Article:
Liturgy, Loss, and Grief

Liturgy, Loss, and Grief

February 16th, 2015. My uncle died, riddled with cancer, at 51. My mother, his only sibling, found herself sullen in inconsolable grief. I felt little. I did not visit him in the hospital as often as I should have. My family is small, and I was not sure how to handle death. I knew the dark figure was lurking, always lurking, in the background, ready to snatch life away at the opportune moment. “If I avoid my uncle,” I thought, “perhaps this wretched nightmare will end. Perhaps all will return to normalcy.” It did not.

I was told that my uncle had wished he attended church more often. Our family has not attended regularly since my first communion. In his final months, he received the necessary conditions for his departure: anointing of the sick, sacramental confession, and communion. By this time, I was attending a Baptist church but considered myself (in all save the name) an atheist. I was asked to read at the funeral service in St. Charles Borromeo Catholic Church. The church, where I was baptized and received my first communion, had been renovated in our fifteen-year absence. I was to stand at the far side of the altar, read from a binder, bow toward a lit candle, and take my seat again. I muddled through the words, which were slipped inside of a dust jacket to prevent proper intimacy with the words. There was no chant, no real Mass for the dead. Instead, a few words were spoken, condolences were offered, and my uncle’s ashes were to be kept for several weeks, while the ground thawed.

I ignored the Baptist church services. I paid attention to little, including the gaping hole in my chest. Of the three living relatives I had, one was gone. It burned in me for months. I backed away from the Baptist church, withdrawing into myself and our family’s collective grief. I remained in that limbo for too long.

On the encouragement of a few professors, I tiptoed back into Catholicism. I was put off by its modern lack of empathy and its perceived coldness. The Baptist church, for its many faults, was always personal. Every member knew me, at least on some level, and I knew them. The laity in the pews at this Catholic church attempted to know me, but I did not reciprocate. I found a church that had done an excellent job of pretending to be Catholic. It used the dressing of proper liturgy to hide what appeared to be base Protestantism. Where was the romanticised church I read in history textbooks? Where was the Latin? Where was the intimacy with a Christ that everyone said was there? Why should I continue to attend a church that hides what it should be?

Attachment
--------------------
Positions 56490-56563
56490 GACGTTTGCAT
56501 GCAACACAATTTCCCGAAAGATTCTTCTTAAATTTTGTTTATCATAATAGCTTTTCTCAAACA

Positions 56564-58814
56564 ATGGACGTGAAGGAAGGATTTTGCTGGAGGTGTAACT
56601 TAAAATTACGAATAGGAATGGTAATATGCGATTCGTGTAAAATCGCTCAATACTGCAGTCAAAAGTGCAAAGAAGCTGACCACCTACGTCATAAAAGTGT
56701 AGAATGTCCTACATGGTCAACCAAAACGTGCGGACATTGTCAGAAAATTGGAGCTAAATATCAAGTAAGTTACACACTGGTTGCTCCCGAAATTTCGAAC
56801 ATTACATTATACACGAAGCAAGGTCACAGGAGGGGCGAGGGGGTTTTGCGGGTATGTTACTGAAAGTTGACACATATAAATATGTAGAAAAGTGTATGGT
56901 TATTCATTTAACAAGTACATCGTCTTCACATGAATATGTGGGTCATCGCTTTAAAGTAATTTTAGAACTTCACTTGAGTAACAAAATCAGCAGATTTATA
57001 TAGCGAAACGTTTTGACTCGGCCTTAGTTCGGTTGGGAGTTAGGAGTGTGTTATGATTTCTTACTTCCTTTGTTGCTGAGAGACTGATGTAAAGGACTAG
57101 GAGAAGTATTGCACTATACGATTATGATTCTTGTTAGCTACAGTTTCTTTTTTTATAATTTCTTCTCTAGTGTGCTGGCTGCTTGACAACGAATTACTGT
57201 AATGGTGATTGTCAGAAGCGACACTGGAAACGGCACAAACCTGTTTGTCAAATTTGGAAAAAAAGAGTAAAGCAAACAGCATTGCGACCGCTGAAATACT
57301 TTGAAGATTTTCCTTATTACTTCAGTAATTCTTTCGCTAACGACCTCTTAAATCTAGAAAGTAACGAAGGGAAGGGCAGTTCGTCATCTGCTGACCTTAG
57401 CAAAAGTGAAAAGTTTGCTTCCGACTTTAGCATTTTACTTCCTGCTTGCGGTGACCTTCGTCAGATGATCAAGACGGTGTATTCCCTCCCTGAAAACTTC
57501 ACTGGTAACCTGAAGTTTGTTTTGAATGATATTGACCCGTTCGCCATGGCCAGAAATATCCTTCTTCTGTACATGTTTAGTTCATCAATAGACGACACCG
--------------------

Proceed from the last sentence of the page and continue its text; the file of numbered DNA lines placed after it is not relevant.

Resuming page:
Yet, for some reason, I continued. I attended more lectures and classes concerning Church history. I kept going to the, although well-intentioned, poorly actualized Christian Initiation classes. Several months later I was received into the Church, fully this time, and oddly optimistic. I was still dissatisfied with what I saw as Catholicism’s similarities to the Protestants that surrounded us. The Mass was still valid, but something was missing. Was this the Mass that so many people considered being audacious enough to protest all those centuries ago? If the Mass still held the transubstantial properties that make it valid, what else could matter? A sense of liturgical taste, that’s what.

I found taste in Rome. On a study abroad trip, a professor took us to a Latin Mass, a remnant of the pre-Vatican II reforms. It was, I feel no shame in saying, magnificent. I cried as the smoky incense rose in the domed pilgrim church in downtown Rome, just blocks away from the Vatican and Piazza Navona. Chiesa della Santissima Trinità dei Pellegrini would forever become my spiritual parish church. It was a surreal moment for me. The faith I feigned for so long had become solidified and real. I felt the pangs of regret I am sure my uncle must have felt, finally understanding the time spent away from such beauty. I felt love and devotion that I had never known. The frustration and sorrow I carried since my uncle's passing began, although I did not know it to heal. The Latin prayers offered to God gave a glimpse of the eternal. The parishioners, offering their gratitude in prayer, sang in a homogenous union. As I wept on my knees, I, too, was grateful.


 

On Our Prolonged Absence

On Our Prolonged Absence